Bret T. Petersen, MD, FASGE

Associate Editor



Bret T. Petersen, MD, FASGE, is Professor of Medicine in the Division of Gastroenterology and Hepatology at the Mayo Clinic in Rochester, Minnesota. His practice is focused in the Mayo Pancreas Clinic and the Advanced Endoscopy Group. His professional interests include pancreatic and biliary diseases, performance and outcomes of ERCP, and delivery of endoscopic services. At Mayo, Dr. Petersen is a past Director of Endoscopy and has served on multiple clinic and foundation committees. He has directed numerous American Society for Gastrointestinal Endoscopy (ASGE) and Mayo courses, particularly related to the performance of ERCP. He has received the Mayo Award for Excellence, GI Fellows Award for Outstanding Teacher, and Department of Medicine Laureate Award (GI), as well as the Master Endoscopist Award of the ASGE. Dr. Petersen is the incoming Secretary for (ASGE) and a past Chair of the Technology and Quality Assurance in Endoscopy committees.



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Premature Closure of Laparoscopic Whipple Trial Signals Importance of Asking About Experience and Outcomes

Bret T. Petersen, MD, FASGE reviewing van Hilst J, et al. Lancet Gastroenterol Hepatol 2019 Mar.

Laparoscopic surgery demonstrably reduces postoperative inflammatory response markers and duration of postoperative recovery for many procedures. Pancreatoduodenectomy (PD), or Whipple procedure, is among the most complex abdominal operations. Laparoscopic PD (LPD) is increasing in frequency, yet the learning curve and potential risks versus benefits remain incompletely defined. This Dutch multicenter, randomized, controlled study from 4 centers evaluated the safety and time to functional recovery (pain control, absence of infection, independent mobility, >50% daily caloric intake, and absence of IV fluid support) for LPD versus traditional open technique (OPD) in patients with malignant, premalignant, or benign conditions. All centers had moderate or greater volumes of PD procedures (>20/year), and participating surgeons had done 20 or more LPDs. Patients were blinded to the procedural technique. After 99 total procedures, the 90-day complication-related mortality of 5/50 (10%) in the LPD group and 1/49 (2%) in the OPD group (relative risk 4.90 [95% CI 0.59–40.44]; p=0.20) prompted premature termination of the study by the Data and Safety Monitoring Board. Median time to functional recovery (LPD 10 days vs OPD 8 days), Clavien-Dindo grade III or higher complications (LPD 50% vs OPD 39%), and grade B/C postoperative pancreatic fistulas (LPD 28% vs OPD 24%) were comparable between groups.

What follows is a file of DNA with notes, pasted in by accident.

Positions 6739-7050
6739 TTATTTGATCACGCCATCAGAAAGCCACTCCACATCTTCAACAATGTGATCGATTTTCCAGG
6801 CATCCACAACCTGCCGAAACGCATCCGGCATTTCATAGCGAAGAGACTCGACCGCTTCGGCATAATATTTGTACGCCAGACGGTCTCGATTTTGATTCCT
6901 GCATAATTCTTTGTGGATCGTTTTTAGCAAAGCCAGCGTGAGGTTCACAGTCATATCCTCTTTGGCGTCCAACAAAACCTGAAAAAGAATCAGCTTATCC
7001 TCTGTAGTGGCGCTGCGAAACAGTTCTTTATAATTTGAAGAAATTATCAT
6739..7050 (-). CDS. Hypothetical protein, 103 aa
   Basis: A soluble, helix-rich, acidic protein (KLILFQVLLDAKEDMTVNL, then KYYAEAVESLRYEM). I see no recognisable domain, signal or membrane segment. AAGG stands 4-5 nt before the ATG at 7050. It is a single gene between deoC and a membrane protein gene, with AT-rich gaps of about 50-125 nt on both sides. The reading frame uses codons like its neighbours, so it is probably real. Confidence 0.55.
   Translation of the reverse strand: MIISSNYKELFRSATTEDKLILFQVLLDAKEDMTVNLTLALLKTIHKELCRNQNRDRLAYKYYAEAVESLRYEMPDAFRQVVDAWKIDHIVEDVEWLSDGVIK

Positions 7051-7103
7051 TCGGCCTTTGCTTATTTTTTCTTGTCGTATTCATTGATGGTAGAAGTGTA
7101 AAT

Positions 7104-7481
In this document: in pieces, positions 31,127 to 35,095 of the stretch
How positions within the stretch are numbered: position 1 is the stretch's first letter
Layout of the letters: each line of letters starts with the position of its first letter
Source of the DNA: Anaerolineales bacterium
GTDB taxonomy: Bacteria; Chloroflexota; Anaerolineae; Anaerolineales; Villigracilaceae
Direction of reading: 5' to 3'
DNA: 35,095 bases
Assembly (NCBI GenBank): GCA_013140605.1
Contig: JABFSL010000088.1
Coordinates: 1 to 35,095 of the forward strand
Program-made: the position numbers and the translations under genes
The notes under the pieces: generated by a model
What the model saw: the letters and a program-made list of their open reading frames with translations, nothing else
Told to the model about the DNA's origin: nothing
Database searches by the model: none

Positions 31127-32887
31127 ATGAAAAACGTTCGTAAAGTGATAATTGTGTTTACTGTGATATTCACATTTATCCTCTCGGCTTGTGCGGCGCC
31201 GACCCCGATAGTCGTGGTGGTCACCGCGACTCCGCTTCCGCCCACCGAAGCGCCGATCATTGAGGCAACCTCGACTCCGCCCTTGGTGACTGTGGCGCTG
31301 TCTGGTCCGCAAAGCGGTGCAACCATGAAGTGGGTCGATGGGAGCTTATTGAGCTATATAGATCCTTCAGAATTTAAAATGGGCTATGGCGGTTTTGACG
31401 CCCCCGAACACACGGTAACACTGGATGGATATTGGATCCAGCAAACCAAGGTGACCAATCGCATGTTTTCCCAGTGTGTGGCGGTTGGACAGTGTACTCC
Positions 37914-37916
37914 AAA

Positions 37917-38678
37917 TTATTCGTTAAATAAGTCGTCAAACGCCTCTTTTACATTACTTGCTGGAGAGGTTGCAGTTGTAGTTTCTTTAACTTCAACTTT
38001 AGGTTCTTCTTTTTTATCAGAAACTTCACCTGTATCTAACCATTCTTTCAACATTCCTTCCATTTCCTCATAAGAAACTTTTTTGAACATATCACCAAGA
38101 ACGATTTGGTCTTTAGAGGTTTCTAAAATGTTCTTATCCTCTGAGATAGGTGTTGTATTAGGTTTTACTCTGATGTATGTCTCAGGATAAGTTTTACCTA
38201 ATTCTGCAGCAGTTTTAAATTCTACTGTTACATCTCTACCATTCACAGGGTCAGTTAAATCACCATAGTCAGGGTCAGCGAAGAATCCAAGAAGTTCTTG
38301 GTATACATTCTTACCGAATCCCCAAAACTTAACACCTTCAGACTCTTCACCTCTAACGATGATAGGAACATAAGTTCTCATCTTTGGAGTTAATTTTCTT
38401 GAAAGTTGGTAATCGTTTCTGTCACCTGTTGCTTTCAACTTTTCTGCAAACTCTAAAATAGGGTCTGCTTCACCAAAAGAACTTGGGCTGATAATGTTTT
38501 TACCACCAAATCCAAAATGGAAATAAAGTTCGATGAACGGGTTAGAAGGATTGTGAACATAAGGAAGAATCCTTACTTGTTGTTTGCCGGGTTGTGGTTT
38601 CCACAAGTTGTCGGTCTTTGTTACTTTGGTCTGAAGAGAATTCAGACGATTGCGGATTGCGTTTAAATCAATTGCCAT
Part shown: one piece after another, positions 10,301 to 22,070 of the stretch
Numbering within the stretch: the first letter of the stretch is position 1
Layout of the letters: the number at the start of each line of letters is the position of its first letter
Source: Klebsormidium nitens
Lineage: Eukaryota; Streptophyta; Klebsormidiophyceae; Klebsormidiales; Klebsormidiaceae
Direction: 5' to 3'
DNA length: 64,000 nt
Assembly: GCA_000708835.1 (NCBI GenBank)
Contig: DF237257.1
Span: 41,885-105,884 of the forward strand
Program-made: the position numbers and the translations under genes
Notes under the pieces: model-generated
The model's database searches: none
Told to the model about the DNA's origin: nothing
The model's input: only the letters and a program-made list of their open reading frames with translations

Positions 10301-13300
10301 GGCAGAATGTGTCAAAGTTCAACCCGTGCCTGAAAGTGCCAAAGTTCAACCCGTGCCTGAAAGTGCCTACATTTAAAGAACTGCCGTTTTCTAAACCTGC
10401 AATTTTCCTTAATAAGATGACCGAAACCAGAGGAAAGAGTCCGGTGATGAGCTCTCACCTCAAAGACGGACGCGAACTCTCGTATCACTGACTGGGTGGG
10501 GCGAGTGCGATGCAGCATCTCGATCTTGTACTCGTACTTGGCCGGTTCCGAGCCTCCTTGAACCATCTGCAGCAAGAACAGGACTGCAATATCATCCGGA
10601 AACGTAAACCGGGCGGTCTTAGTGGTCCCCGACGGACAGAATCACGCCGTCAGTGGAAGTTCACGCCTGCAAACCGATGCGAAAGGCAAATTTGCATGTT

Unexpected safety concerns related to complication-related deaths in the LPD group, though not statistically greater, prompted discontinuation of the study. Time to functional recovery, while longer, was also not statistically different. These data differ from those of several single-arm series and two randomized trials, raising questions regarding the true learning curve and requisite volumes for more complex procedures compared to technically less challenging operations.

Bret T. Petersen, MD, FASGE
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van Hilst J, de Rooji T, Bosscha K, et al; Dutch Pancreatic Cancer Group. Laparoscopic versus open pancreatoduodenectomy for pancreatic or periampullary tumours (LEOPARD-2): a multicentre, patient-blinded, randomised controlled phase 2/3 trial. Lancet Gastroenterol Hepatol 2019;4:199-207. (